The barn project is coming more into focus, and we don't feel as dejected or discouraged. What a difference a day makes, though it still amazes me how much people do to their houses and don't seem to blink an eye at the cost. Crazy. After speaking with mentor and his friend D, we have a better sense of what to do and how to do it. It's going to be an astronomical job, but according to the people in the know, a "fun" project. We'll see how that turns out. First things first-secure funds and get the septic put in. There are times I do wonder why we are embarking on this whole thing in the first place, but some questions are better not asked.
We'll also need to get some key tools. I have the miter saw and good cordless drill, but I'll need a reciprocating saw and table saw. Time to hit Home Depot. I did learn that even pro contractors don't get a break at HD, and got two thumbs up for LaValley's, so it looks like we'll be spending some time over there, even if they aren't all warm and fuzzy. Apparently it's where the pros shop, so they don't need to give me hugs and kisses. Not that I needed them.
We have our own house projects that need to be attended to. The problem of our leaky front deck can no longer be ignored, and according to Dave, we shouldn't let it go another winter. So me and my mentor will need to tear it up, change the angle of inclination, and replace the tile. In the world according to Dave, it should cost around $300. My kind of estimate. Once you start getting into four figures, it makes me nervous. My mentor is fearless and I can see the eager anticipation in his eyes of using real man tools as well as the process of cutting, destroying, and rebuilding. This should be interesting, to say the least.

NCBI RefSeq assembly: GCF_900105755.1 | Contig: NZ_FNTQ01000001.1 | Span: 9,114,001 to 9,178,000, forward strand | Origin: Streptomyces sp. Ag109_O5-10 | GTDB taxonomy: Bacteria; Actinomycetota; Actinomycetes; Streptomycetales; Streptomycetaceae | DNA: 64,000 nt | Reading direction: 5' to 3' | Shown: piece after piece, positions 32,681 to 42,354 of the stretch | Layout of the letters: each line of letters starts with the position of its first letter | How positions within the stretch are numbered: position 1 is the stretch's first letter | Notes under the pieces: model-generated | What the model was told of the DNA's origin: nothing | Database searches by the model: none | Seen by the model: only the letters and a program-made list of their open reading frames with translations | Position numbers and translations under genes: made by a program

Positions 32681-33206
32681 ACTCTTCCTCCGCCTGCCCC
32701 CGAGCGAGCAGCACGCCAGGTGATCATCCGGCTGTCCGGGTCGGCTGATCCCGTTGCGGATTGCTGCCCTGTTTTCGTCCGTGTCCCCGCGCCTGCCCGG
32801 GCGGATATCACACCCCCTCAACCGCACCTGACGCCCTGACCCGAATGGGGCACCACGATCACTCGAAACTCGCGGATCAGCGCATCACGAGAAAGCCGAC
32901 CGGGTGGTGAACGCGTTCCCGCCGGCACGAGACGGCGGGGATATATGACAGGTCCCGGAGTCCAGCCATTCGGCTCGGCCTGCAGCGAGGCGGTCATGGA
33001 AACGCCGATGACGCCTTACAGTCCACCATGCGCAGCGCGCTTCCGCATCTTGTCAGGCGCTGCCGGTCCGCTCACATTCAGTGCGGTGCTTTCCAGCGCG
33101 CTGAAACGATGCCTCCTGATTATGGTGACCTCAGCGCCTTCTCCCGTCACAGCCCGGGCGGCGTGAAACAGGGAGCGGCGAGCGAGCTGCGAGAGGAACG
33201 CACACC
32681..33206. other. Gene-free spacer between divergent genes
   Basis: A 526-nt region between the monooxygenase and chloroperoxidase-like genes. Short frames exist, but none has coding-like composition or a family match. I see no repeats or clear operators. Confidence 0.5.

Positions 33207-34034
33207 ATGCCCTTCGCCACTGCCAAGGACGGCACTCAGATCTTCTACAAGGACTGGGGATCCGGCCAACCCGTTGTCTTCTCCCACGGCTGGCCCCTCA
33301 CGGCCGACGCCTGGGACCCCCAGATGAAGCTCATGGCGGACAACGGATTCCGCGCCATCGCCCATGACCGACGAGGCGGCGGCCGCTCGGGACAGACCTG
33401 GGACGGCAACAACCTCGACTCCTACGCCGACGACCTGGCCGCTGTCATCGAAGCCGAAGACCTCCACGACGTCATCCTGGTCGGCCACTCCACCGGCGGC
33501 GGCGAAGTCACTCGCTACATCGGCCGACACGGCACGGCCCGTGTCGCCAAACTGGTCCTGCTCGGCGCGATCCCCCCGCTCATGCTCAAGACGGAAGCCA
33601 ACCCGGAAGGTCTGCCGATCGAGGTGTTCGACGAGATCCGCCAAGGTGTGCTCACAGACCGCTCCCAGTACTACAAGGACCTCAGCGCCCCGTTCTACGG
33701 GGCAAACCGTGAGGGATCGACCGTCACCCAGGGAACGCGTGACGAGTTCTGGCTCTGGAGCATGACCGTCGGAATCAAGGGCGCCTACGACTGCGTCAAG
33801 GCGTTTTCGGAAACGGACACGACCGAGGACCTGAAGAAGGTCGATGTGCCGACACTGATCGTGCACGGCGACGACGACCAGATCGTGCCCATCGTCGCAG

Quick notes-the wood is almost completed. I've got 75% of two years of wood cut, split, stacked and covered. The last 25% needs to be covered and then we're done. Actually, we're good to go as it is since this winter's wood is ready to burn. Need to get more tarps. Also, I'm stacking the unsplit blocks in the woods, and that's a relief. This entire path was filled with seven cords of cut but unsplit blocks. At least the wood is protected from rotting and is out of the way. Finally, I still need to cut my extra six cords, as well as use up the gas for my chainsaw before it goes south.
Did I mention I need to paint the trim and clapboards on the back? And the grass needs cutting? Until the next time, thanks for reading.